Drones over the vineyards

drone vineyard

Bernard Magrez, owner of 40 chateaus/wineries around the world, has floated a first for Bordeaux: unmanned drone surveillance.

Vitisphere reports that he has purchased a €50,000 octocopter with a camera to surveil his own vines at the rate of 25 acres an hour. That compares with a rate of about ten for a team of eight humans. Maybe the drone will spy on workers to see if zey are ze nap in ze vineyards??

The drone has a range of eight miles and can go 8,000 feet high. No word if it can also deliver Amazon orders. But it will probably contribute to promotional videos for the estates.

The top wine at Sotheby’s in 2013

lafite vertical Domaine de la Romanée Conti topped the charts at Sotheby’s last year. The auction house (and wine retailer) sold $57.9 million of wine in 2013 and DRC accounted for $7.2 million of that. Almost three quarters of the DRC was sold in Hong Kong. Lafite was second at $5.2 million and Pétrus and Haut Brion tied for third with $4.6 million of each falling under the hammer.

Asked at a press conference at Sotheby’s in New York City yesterday if DRC would continue as the top wine for 2014, Jamie Ritchie pointed to the tiny production of the wine, lots of demand and the that fact that people do actually drink it, uncorking it everyday somewhere (I want to meet these people). Ritchie is the President and CEO of Sotheby’s Wine Americas and Asia.

The house doubled sales between 2009 and 2010 as sales jumped from $41.8 million to $88 million. They have declined since that high-water mark as mainland China’s thirst for wine has slowed. Even with that slowdown, several observers at the event concurred that when traveling in China’s wine circles today, there are opportunities to drink abundant amounts of fine wine every evening. Asian buyers purchased 62% of wine at their auctions around the globe.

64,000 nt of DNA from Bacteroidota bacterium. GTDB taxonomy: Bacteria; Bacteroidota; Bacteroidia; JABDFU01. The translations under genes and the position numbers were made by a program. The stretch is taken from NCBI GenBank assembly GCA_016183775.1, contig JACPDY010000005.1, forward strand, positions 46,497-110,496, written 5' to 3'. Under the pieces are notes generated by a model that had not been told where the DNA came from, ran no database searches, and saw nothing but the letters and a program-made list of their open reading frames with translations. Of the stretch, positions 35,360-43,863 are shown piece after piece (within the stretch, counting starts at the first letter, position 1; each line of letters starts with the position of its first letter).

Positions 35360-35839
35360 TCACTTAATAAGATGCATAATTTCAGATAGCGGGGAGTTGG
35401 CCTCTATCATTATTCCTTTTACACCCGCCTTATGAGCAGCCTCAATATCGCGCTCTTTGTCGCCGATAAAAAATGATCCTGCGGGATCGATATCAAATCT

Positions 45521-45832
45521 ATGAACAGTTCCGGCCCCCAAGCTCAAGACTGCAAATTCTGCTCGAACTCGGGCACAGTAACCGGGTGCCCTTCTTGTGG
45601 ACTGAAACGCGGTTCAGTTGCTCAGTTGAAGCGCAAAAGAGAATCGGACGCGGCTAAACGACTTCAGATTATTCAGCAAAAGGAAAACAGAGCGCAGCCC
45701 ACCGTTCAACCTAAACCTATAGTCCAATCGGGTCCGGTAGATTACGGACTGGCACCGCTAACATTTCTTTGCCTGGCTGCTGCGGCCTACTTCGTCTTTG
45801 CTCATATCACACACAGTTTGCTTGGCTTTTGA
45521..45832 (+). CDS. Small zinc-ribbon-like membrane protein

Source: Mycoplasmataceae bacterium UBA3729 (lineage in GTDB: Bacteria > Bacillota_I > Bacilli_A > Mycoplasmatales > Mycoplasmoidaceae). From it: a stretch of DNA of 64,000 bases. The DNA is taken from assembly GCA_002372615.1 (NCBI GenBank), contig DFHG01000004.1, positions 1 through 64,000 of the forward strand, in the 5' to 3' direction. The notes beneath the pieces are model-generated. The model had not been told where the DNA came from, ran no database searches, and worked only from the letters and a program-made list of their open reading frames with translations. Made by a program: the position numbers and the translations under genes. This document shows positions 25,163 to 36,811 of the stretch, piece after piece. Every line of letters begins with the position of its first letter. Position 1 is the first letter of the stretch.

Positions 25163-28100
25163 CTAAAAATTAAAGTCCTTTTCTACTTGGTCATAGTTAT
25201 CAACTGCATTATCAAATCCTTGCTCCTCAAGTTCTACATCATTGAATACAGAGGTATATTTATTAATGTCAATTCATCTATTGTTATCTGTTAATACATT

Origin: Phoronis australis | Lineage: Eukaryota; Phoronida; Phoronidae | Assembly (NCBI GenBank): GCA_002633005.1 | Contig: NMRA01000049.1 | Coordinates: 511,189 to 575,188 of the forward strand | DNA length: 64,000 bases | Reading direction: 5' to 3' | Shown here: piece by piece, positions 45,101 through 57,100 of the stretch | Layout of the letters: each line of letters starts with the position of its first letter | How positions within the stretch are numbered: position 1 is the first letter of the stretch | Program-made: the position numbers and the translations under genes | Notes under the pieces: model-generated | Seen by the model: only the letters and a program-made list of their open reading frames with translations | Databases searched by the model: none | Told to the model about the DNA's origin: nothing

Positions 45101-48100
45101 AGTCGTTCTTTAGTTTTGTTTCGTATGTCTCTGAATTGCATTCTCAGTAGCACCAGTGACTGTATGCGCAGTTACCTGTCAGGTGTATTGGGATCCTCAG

Even if the data are, in part, driven by what they procured (e.g. their large Opus One sale), it’s good to see Sotheby’s opening up their sales data. I wish other auction houses would do the same. Charts and other stats follow after the jump. Read more…

No, NYC doesn’t have too many wine shops

nyc wine store

Crain’s New York ran a piece over the weekend pointing to a 14% rise in wine shops in NYC since 2010. Will the proliferation of shops “bottle up profit” they wondered?

The short answer is: no.

There’s a huge thirst for wine in America right now and especially in New York City. The city has some terrific shops and, throwing in the knowledge and offerings at the city’s restaurants and wine bars, it is today the best wine destination on the planet (here’s looking at you, Paris). Sure, the existing 1,368 wine shops can serve the city’s residents and tourists. But a growing market that’s relatively protected (grocery stores can’t sell wine) will probably mean more stores in the coming years.

Today, there are discounters and full-service shops. There are ones focusing in small estate wines and others with lots of well-known brands. There are shops with particular slants such as selling wines made by women, wines from California or Chile, wines from a single importer, shops that sell wine by occasion or food pairing rather than region, or shops that have tastings every day of the week.

Not all of them will succeed. But the more the merrier. While some of the unsuccessful approaches may be reoriented in another four years, I’d venture to say that, barring economic collapse or a shift to allow chains or wine in grocery stores, the number of wine shops will be higher still, by a similar measure as over the last four years.

One thing that could improve the finances of these small shops (chains are not allowed in NY), is if they could also sell craft beer. That happens in Connecticut and levels of social unrest are not higher as a result. In places like Illinois or New Jersey, wine shops can even sell gourmet comestibles, such as cheese. Imagine!

Map of my favorite NYC wine shops

Sommeliers can be “surprisingly” highly paid

Bloomberg TV has a quick hit on five “surprisingly high-paying jobs.” Number five on their list is a “master sommelier,” who, they say, citing nobody in particular, can earn “up to $125,000 a year.”

But keep putting the nose to the limestone, somms: the piece says phone sex operators can earn $160k.

Yes, I saw the shoe video